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EDITORIAL | Security Clearance Bill Addresses Protection of Confidential Info

The security clearance system would also apply to the private sector, still allowing business opportunities without compromising sensitive national interests.



Prime Minister Fumio Kishida, Sanae Takaichi, Minister for Economic Security, and Taro Kono, Minister for Digital Transformation attend the February 27 Cabinet meeting. (© Sankei by Ataru Haruna)

It is an important step for effectively responding to the issue of economic security

The Cabinet has approved legislation and sent it to the Diet. It would establish a "security clearance" system limiting access to sensitive information related to economic security. Under it, only prescreened individuals in the public and private sectors would be allowed access. 

As the security environment becomes more and more severe, an increasing amount of sensitive economic information is escaping overseas. This threatens the security of the nation. The new system aims to safeguard sensitive internal government information that should be kept confidential. Meanwhile, it still allows the public and private sectors to use such information. 

Why Now?

Establishing a system for protecting confidential information on par with those found in Europe and the United States is imperative if we are to deepen collaboration with these countries regarding economic security. It was, therefore, appropriate for the government to submit the bill. Hopefully, the ruling and opposition parties will move expeditiously to make it law. 

The proposed legislation is called the "Act on the Protection and Utilization of Information Vital to Economic Security." It would designate as confidential economic information that is considered especially important because its leakage could "impede" national security. Information related to cyber attacks, R&D regarding strategic technologies, and key infrastructure is expected to be covered by the new law. 

Exposure of some confidential information could "significantly impede" national security. It would be handled through a review of the application of the existing Act on the Protection of Specially Designated Secrets

Prime Minister Fumio Kishida and Sanae Takaichi, Minister for Economic Security attend the February 27 Cabinet meeting. (© Sankei by Ataru Haruna)

Implementing Security Reviews

It will be necessary to assess the degree of confidentiality for various types of information. Then there must be an assurance that a consistent legal system can operate smoothly. Of course, the public's right to know should not be impinged upon by labeling information "confidential" without adequate justification.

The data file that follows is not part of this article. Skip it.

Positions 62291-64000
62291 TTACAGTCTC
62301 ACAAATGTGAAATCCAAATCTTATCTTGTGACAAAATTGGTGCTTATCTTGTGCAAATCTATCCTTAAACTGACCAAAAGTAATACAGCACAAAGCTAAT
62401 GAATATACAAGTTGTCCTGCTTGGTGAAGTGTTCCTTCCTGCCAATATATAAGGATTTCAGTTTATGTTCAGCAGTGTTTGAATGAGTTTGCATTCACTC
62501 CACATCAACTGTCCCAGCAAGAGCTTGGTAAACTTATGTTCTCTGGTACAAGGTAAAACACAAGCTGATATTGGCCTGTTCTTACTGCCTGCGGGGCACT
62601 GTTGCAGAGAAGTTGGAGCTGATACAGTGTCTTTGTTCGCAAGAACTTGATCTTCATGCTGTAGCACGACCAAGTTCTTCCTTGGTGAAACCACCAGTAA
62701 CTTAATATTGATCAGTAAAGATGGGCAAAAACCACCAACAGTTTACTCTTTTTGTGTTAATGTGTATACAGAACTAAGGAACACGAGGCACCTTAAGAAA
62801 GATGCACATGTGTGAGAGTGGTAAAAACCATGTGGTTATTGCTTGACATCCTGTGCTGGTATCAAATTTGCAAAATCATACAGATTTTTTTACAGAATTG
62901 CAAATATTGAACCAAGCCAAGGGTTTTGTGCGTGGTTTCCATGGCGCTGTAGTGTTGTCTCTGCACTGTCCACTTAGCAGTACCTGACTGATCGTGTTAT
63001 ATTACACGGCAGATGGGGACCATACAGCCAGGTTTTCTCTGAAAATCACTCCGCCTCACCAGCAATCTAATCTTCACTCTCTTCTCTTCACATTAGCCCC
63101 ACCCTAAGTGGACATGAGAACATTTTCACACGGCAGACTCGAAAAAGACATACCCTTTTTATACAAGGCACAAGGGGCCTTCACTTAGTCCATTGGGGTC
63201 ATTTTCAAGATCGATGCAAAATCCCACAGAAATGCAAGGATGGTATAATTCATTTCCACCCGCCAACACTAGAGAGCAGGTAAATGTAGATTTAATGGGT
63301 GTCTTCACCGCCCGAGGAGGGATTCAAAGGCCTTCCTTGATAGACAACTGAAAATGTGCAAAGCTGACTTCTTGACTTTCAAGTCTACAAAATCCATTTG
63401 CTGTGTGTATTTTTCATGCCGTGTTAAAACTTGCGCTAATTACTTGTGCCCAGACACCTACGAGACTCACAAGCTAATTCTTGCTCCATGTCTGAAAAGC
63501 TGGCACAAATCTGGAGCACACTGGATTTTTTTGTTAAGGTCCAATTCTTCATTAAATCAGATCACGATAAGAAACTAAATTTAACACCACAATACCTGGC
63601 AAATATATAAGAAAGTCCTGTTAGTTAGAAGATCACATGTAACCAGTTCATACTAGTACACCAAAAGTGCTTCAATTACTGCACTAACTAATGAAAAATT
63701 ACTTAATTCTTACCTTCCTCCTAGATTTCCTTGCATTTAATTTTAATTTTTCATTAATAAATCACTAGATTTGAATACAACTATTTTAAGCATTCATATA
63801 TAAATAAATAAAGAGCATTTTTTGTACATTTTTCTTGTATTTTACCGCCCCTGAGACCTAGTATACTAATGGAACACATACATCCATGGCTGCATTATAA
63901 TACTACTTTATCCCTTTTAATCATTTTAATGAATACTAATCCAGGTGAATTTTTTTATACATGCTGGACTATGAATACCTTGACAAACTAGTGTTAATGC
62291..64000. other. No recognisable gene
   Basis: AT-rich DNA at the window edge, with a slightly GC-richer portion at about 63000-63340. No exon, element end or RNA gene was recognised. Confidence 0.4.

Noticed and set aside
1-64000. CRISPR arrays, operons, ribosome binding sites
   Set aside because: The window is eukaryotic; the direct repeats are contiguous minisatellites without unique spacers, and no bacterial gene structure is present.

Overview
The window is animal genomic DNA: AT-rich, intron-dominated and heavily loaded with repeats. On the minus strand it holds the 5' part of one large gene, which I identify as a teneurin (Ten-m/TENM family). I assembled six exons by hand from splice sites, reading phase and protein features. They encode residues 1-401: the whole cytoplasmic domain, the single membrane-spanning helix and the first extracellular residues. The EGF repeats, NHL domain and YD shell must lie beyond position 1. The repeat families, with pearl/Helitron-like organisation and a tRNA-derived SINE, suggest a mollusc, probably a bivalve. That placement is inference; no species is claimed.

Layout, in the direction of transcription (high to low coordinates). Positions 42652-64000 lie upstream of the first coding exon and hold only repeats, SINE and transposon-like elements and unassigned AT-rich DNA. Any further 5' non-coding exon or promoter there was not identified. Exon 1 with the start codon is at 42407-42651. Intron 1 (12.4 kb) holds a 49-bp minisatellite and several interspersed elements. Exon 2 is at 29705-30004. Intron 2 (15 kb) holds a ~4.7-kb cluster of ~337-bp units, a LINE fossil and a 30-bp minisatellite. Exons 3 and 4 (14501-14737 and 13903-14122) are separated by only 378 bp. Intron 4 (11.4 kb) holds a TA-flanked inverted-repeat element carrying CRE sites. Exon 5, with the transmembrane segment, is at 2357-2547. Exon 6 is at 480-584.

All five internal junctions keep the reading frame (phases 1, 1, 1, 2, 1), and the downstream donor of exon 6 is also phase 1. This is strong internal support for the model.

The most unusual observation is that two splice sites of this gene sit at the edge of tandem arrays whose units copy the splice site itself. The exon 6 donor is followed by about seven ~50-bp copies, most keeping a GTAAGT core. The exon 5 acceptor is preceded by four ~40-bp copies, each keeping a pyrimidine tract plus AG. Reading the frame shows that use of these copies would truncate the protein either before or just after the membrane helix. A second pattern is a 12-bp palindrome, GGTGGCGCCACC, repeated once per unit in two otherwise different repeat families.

Individuals will be authorized to handle designated information only after undergoing a background investigation. These will look at individual or family involvement in terrorism or espionage activities, criminal record, a history of drug or alcohol abuse, debt, and so on. The individual will have to agree to the process before a background investigation is conducted. 


We disagree with criticisms that the new system will impinge on individual privacy. It is certainly true that people in the private sector as well as public officials will have to undergo background checks. But we are talking about matters of national security. It is only natural that the suitability of individuals to handle confidential information should be rigorously screened. 

Responding to the Private Sector's Needs

Furthermore, the new system responds to the desire of the private sector to increase business opportunities through involvement in projects with foreign governments and other entities handling confidential information. Therefore, using the new system appropriately is important. Public and private sector cooperation will enhance its effectiveness and help dispel any doubts.

Many issues remain to be ironed out. For example, how do we protect highly confidential information that belongs to the private sector as well as the government? Key infrastructure is one example. 

Have other risks been sufficiently investigated, including interactions with members of the opposite sex that raise concerns about espionage? These risks must also be constantly reappraised. 


(Read the editorial in Japanese.)

Author: Editorial Board, The Sankei Shimbun

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